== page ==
Liability for Psychiatric Illness: Advancing Cautiously

Date01 November 1998
AuthorHarvey Teff
Published date01 November 1998
Liability for Psychiatric Illness: Advancing Cautiously
Harvey Teff*
On being told of the collapse of the building where his son was a demolition
worker, Mr Tranmore immediately went to the site. He arrived some two hours
after the incident, which was caused by the negligence of the contractors. He had to
wait for another two hours, knowing that his son was trapped in the building and
that it was too dangerous to get him out. He was then informed that his son was
dead. Dismissing the claim that his subsequent psychiatric illness derived from his
presence at the ‘immediate aftermath,’ Brooke LJ observed:
He did not go to the accident site for two hours after the accident happened. By that time all
the immediate work of the police and the emergency services had finished. Even during the
brief period when he was inside the shattered building, his son was buried in rubble two
floors above him. He never saw any part of his son’s body until he visited the mortuary
about 24 hours later. I do not consider that any of these matters, taken in isolation, would
necessarily be decisive, but their combined effect is in my judgment overwhelming.1
No area of tort law contains rules so apt to produce unseemly distinctions as that of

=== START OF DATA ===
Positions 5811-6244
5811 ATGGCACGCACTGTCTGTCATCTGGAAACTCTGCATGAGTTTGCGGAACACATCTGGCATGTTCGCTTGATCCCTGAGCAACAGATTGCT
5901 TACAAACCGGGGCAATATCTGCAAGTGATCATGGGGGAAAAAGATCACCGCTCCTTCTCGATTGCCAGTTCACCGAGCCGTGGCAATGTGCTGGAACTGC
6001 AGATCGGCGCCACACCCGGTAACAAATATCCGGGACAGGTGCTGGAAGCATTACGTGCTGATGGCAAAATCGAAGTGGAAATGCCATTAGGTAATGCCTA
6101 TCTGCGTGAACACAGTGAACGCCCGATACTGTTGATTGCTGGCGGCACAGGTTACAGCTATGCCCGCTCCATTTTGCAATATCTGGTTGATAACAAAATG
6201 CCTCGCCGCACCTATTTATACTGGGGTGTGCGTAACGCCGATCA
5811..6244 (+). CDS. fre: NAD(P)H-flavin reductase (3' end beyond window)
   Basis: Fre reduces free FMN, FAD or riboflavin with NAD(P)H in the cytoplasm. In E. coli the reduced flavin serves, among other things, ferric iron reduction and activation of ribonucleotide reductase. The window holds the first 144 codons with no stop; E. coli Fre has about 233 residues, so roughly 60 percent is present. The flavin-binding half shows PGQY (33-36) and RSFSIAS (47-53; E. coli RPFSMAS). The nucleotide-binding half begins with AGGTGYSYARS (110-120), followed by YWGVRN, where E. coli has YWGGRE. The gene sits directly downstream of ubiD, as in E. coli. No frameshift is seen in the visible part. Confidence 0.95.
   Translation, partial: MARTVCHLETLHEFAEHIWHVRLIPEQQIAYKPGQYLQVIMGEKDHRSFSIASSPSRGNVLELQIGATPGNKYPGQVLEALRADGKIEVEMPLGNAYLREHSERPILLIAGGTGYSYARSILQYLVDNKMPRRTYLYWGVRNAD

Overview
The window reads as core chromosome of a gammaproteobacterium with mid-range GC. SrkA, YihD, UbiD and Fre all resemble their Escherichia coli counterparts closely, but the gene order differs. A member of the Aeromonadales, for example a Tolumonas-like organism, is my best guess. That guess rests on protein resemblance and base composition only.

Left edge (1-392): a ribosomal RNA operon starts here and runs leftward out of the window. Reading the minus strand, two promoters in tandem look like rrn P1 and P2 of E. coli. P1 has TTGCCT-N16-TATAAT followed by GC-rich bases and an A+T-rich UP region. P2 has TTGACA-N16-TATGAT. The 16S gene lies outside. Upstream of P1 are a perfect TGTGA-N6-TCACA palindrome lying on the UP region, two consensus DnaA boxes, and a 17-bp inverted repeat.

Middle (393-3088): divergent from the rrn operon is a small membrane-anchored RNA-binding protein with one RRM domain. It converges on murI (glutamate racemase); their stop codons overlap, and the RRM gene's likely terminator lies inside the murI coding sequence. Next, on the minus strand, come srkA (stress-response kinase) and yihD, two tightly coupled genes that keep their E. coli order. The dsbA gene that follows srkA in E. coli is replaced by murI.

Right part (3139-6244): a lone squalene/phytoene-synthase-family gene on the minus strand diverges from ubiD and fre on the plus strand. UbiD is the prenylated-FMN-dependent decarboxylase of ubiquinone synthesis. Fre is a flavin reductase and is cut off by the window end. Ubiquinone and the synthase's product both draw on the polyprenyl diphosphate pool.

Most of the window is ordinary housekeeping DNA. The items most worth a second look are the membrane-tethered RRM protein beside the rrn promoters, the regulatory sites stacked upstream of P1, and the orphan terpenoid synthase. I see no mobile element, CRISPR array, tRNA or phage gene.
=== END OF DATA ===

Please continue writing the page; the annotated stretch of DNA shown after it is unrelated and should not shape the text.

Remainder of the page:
negligently inflicted psychiatric illness. The litigation resulting from the
Hillsborough football disaster stands out as a graphic, if not entirely typical,
illustration – traumatised on-duty police succeeded; traumatised close relatives of
the dead and injured spectators did not.2Claims which are in all other respects
valid continue to fail because the plaintiff arrived on the scene a few hours too late,
or was not deemed closely enough related to the immediate victim, or did not
become ill as a result of ‘sudden shock’. Increasingly, it appears, the fate of
claimants hangs on whether they are properly described as ‘primary’ victims, who
only have to prove reasonable foreseeability of some personal injury, or
‘secondary’ victims who have to overcome a battery of policy-driven restrictions.
A mere handful of cases3has sufficed to demonstrate the shortcomings of this
latest addition to the morass which confronted the Law Commission when it began
to prepare its Report on Liability for Psychiatric Illness.4
Although psychiatric illness is often more debilitating than physical injury, the
message conveyed by the prevailing rules is that mental and emotional wellbeing are
of less account than physical integrity. As an affirmation of the need for the law to
take psychiatric harm more seriously, the Law Commission’s readiness to explore
the subject in depth is therefore important in itself. If we grant that wholesale reform
The Modern Law Review Limited 1998 (MLR 61:6, November). Published by Blackwell Publishers,
108 Cowley Road, Oxford OX4 1JF and 350 Main Street, Malden, MA 02148, USA. 849
* Department of Law, University of Durham.
1Tranmore vT.E. Scudder Ltd, Lexis, 28 April 1998, CA.
2Frost vChief Constable of South Yorkshire Police [1997] 3 WLR 1194, CA and Alcock vChief
Constable of South Yorkshire Police [1992] 1 AC 310, respectively. Frost is under appeal to the
House of Lords, which, at the time of writing, is considering its judgment.
3 See, for example, Frost, n 2 above; Young vCharles Church (Southern) Ltd (1997) 39 BMLR 146,
CA; Hunter vBritish Coal Corporation [1998] 2 All ER 97, CA.
4 Law Com No 249 March 1998 (hereafter, ‘the Report.’)

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